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Pennsylvania Lumbermens Mutual Insurance Co. v. Rstart LLC

United States District Court, D. Colorado

September 27, 2018

RSTART, LLC, d/b/a Planet Roofing & Solar, Defendant.



         The matters before the Court are Defendant RStart LLC d/b/a Planet Roofing & Solar's (“Planet Roofing”):

1. Motion to Dismiss Plaintiff Pennsylvania Lumbermens Mutual Insurance Company's (“PLM”) Complaint (18-cv-00478, Doc. # 11); and
2. Motion to Dismiss Plaintiff Seneca Insurance Company, Inc.'s (“Seneca”) Complaint. (18-cv-00564; Doc. # 16.)

         For the following reasons, the Court grants in part and denies in part Planet Roofing's Motion to Dismiss PLM's Complaint and denies Planet Roofing's Motion to Dismiss Seneca's Complaint.

         I. BACKGROUND

         The following facts are taken from PLM's and Seneca's Complaints, which are accepted as true for purposes of the underlying motions. See Williams v. Meese, 926 F.2d 994, 997 (10th Cir. 1991).

         This consolidated action[1] arises out of the collapse of two roofs at the Maplewood Village Apartments, LLC apartment complex (“Maplewood Village”). (Doc. # 1 at ¶ 10.) Maplewood Village entered into a general contract with Planet Roofing for re-roofing services. (18-cv-00564; Doc. # 1 at ¶ 8.) Planet Roofing, in turn, purchased roofing and construction materials from Gulfeagle.[2] (Doc. # 1 at ¶ 6.) As part of the purchase, Planet Roofing and Gulfeagle also entered into a contract, wherein, as pertinent here, Planet Roofing agreed to indemnify Gulfeagle for “any and all loss or expense . . . by reason of liability imposed upon [Gulfeagle] for damages . . . whether caused or contributed by [Gulfeagle] . . . arising from the delivery and placement of materials being delivered.” (Doc. # 1-1 at 2.)

         On June 16, 2017, Gulfeagle delivered the roofing materials to Maplewood Village and stacked them on the roof at Planet Roofing's direction. (Id. at ¶ 9.) Three days later, the roofs collapsed. (Id. at ¶ 10.) Maplewood Village then submitted an insurance claim for the damaged roofs to its insurer, Seneca. (18-cv-00564; Doc. # 1 at ¶ 12.) Seneca made, and is continuing to make, payments to Maplewood Village for repair of the roofs. (Id.) To date, Seneca has paid $882, 128.90 to or on behalf of Maplewood Village for repairs. (Id.) Seneca was therefore “subrogated” to seek payment from Gulfeagle and Planet Roofing for damage caused to the roofs. Gulfeagle, through its insurer PLM, settled Seneca's subrogation claim. PLM agreed to pay Seneca $508, 000 on Gulfeagle's behalf, and in exchange, Seneca signed a “Release, ” wherein it relinquished its right to sue PLM, Gulfeagle, and all related subsidiaries for any damages relating to the collapsed roofs. (Doc. # 11-1.)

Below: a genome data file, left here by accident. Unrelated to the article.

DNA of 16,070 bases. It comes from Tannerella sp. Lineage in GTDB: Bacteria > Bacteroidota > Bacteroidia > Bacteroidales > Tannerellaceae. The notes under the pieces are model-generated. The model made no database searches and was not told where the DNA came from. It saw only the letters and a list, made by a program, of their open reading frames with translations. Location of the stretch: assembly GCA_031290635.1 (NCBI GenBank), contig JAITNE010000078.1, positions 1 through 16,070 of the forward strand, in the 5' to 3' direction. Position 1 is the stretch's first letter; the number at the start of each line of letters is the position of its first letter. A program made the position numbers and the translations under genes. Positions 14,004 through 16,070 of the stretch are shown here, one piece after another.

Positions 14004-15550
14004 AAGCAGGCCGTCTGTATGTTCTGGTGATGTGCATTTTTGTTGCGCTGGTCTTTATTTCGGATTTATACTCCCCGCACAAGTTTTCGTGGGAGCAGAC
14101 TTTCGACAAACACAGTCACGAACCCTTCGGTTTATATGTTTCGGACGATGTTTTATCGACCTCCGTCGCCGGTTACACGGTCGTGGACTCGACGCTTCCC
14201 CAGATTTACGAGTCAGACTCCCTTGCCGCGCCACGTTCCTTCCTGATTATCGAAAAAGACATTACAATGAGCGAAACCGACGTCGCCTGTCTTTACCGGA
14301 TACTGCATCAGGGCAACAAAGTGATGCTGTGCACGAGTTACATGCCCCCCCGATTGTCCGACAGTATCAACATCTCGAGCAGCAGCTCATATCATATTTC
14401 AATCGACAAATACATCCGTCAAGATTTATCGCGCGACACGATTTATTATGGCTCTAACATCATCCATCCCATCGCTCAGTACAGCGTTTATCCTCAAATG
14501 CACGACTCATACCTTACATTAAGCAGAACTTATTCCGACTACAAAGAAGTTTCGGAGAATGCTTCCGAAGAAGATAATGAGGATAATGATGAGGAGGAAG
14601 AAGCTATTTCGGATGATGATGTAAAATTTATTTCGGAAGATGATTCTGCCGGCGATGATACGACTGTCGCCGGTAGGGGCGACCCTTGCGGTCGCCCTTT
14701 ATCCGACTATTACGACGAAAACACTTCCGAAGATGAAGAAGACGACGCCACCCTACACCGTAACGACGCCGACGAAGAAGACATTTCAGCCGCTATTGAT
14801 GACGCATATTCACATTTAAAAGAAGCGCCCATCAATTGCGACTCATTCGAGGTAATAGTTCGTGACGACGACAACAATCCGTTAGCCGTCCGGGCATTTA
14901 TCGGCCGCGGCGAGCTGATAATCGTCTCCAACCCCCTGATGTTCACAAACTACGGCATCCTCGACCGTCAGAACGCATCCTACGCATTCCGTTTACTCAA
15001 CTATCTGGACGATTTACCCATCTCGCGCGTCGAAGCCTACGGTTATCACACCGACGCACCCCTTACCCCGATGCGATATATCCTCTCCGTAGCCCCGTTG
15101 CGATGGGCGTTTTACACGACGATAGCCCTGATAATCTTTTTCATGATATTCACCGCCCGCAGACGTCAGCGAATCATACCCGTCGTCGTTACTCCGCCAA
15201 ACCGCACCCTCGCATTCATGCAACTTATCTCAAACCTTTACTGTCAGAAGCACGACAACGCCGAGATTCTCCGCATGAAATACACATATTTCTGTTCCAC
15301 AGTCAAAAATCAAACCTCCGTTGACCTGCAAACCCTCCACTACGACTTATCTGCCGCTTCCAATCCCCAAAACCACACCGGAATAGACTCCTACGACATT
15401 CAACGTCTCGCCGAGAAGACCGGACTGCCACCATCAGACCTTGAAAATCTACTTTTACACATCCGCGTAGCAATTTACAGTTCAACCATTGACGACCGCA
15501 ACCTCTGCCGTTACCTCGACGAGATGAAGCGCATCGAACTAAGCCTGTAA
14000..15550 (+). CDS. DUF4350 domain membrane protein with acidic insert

Planet Roofing was not a party to the Settlement. Planet Roofing was, however, notified of the damage to Maplewood Village as well as Seneca's subrogation claim. Planet Roofing denied any responsibility for the collapsed roofs and refused to pay Seneca any funds related to the damages. (Doc. # 1 at ¶ 10.) Planet Roofing has also refused to indemnify Gulfeagle for the settlement amounts it paid to Seneca for damages to the roofs. (Id.)

         In February 2018, PLM commenced the instant lawsuit against Planet Roofing, alleging breach of contractual indemnity and contribution-ultimately seeking to recover the funds it paid to Seneca on behalf of Gulfeagle. (Doc. # 1.)